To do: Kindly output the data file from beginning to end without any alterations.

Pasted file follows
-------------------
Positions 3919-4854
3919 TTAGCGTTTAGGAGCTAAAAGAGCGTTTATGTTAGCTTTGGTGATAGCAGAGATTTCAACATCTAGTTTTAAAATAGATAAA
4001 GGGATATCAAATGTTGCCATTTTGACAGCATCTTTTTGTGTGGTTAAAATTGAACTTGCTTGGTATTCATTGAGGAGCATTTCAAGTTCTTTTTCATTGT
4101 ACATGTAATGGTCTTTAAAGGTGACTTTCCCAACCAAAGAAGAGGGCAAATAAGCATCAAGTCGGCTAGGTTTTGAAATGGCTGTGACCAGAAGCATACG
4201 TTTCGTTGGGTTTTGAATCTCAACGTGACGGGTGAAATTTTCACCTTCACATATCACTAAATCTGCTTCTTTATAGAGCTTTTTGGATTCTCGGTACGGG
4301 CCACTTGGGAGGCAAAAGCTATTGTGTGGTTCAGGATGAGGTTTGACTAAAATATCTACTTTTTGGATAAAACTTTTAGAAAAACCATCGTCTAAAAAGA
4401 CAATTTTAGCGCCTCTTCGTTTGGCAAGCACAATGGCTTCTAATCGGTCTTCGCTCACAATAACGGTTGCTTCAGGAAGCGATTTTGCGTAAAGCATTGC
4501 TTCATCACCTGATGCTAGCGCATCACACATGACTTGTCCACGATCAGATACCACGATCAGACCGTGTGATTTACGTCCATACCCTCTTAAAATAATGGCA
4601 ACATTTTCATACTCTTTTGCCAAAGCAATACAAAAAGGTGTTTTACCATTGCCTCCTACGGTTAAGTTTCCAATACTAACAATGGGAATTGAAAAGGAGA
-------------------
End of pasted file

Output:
Positions 3919-4854
3919 TTAGCGTTTAGGAGCTAAAAGAGCGTTTATGTTAGCTTTGGTGATAGCAGAGATTTCAACATCTAGTTTTAAAATAGATAAA
4001 GGGATATCAAATGTTGCCATTTTGACAGCATCTTTTTGTGTGGTTAAAATTGAACTTGCTTGGTATTCATTGAGGAGCATTTCAAGTTCTTTTTCATTGT
4101 ACATGTAATGGTCTTTAAAGGTGACTTTCCCAACCAAAGAAGAGGGCAAATAAGCATCAAGTCGGCTAGGTTTTGAAATGGCTGTGACCAGAAGCATACG
4201 TTTCGTTGGGTTTTGAATCTCAACGTGACGGGTGAAATTTTCACCTTCACATATCACTAAATCTGCTTCTTTATAGAGCTTTTTGGATTCTCGGTACGGG
4301 CCACTTGGGAGGCAAAAGCTATTGTGTGGTTCAGGATGAGGTTTGACTAAAATATCTACTTTTTGGATAAAACTTTTAGAAAAACCATCGTCTAAAAAGA
4401 CAATTTTAGCGCCTCTTCGTTTGGCAAGCACAATGGCTTCTAATCGGTCTTCGCTCACAATAACGGTTGCTTCAGGAAGCGATTTTGCGTAAAGCATTGC
4501 TTCATCACCTGATGCTAGCGCATCACACATGACTTGTCCACGATCAGATACCACGATCAGACCGTGTGATTTACGTCCATACCCTCTTAAAATAATGGCA
4601 ACATTTTCATACTCTTTTGCCAAAGCAATACAAAAAGGTGTTTTACCATTGCCTCCTACGGTTAAGTTTCCAATACTAACAATGGGAATTGAAAAGGAGA